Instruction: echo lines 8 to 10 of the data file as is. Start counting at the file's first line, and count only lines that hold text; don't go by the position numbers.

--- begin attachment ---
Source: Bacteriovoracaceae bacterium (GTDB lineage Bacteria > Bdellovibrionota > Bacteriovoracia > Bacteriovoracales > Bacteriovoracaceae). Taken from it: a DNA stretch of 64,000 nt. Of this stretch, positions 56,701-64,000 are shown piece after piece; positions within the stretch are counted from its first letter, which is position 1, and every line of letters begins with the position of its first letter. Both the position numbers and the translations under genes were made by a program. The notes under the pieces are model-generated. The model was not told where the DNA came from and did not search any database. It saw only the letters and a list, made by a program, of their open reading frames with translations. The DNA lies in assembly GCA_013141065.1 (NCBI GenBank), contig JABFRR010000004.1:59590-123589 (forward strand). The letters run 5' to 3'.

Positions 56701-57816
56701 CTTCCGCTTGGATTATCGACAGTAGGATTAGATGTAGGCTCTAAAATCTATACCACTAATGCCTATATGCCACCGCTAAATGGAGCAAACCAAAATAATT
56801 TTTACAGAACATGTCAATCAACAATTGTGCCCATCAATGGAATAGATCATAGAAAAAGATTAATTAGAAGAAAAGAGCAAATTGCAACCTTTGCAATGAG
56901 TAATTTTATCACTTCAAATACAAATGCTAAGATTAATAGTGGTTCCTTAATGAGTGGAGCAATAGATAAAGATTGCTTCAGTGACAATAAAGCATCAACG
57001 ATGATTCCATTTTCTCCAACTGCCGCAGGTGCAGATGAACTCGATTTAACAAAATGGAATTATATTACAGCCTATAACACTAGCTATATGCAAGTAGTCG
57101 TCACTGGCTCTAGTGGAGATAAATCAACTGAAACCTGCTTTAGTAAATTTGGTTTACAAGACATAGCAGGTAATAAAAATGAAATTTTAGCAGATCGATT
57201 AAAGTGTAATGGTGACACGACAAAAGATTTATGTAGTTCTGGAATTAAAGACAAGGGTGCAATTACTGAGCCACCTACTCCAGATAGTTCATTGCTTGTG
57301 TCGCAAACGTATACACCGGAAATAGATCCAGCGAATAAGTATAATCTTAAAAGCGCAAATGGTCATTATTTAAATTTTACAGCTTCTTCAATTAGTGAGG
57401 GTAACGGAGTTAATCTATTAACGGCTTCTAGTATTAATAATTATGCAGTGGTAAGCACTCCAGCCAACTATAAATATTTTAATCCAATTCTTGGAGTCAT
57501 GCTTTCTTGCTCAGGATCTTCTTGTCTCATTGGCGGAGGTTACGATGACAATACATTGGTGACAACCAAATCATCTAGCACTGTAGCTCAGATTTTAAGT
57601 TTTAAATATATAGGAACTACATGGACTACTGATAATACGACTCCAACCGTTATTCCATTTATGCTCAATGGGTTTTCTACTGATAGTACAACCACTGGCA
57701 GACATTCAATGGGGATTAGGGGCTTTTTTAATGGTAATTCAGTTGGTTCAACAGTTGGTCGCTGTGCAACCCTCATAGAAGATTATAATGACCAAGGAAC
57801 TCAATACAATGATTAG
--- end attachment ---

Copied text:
57201 AAAGTGTAATGGTGACACGACAAAAGATTTATGTAGTTCTGGAATTAAAGACAAGGGTGCAATTACTGAGCCACCTACTCCAGATAGTTCATTGCTTGTG
57301 TCGCAAACGTATACACCGGAAATAGATCCAGCGAATAAGTATAATCTTAAAAGCGCAAATGGTCATTATTTAAATTTTACAGCTTCTTCAATTAGTGAGG
57401 GTAACGGAGTTAATCTATTAACGGCTTCTAGTATTAATAATTATGCAGTGGTAAGCACTCCAGCCAACTATAAATATTTTAATCCAATTCTTGGAGTCAT